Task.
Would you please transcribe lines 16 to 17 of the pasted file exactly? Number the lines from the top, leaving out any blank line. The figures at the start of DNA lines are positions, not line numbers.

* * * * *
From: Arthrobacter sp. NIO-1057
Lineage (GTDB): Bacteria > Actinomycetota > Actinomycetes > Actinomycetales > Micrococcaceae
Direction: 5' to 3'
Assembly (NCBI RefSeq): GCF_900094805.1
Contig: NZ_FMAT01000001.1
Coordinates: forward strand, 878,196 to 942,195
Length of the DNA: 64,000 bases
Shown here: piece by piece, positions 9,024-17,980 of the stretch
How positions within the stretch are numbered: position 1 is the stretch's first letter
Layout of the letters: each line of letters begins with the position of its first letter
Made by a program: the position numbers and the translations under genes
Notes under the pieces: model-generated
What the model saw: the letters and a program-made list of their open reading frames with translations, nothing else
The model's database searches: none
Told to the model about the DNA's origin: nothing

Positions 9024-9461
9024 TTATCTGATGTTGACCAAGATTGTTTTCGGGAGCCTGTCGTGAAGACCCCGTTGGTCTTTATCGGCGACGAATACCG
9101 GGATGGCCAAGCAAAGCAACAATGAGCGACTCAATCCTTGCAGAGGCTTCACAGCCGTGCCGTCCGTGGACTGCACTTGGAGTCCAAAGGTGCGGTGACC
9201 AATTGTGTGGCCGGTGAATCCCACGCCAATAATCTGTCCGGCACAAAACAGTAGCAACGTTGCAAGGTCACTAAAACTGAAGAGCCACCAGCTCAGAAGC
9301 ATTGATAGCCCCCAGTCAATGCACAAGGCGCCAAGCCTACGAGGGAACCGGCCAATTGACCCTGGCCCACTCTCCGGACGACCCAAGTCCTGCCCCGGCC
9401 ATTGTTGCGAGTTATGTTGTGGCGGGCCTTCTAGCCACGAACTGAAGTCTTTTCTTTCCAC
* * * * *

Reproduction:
Positions 9024-9461
9024 TTATCTGATGTTGACCAAGATTGTTTTCGGGAGCCTGTCGTGAAGACCCCGTTGGTCTTTATCGGCGACGAATACCG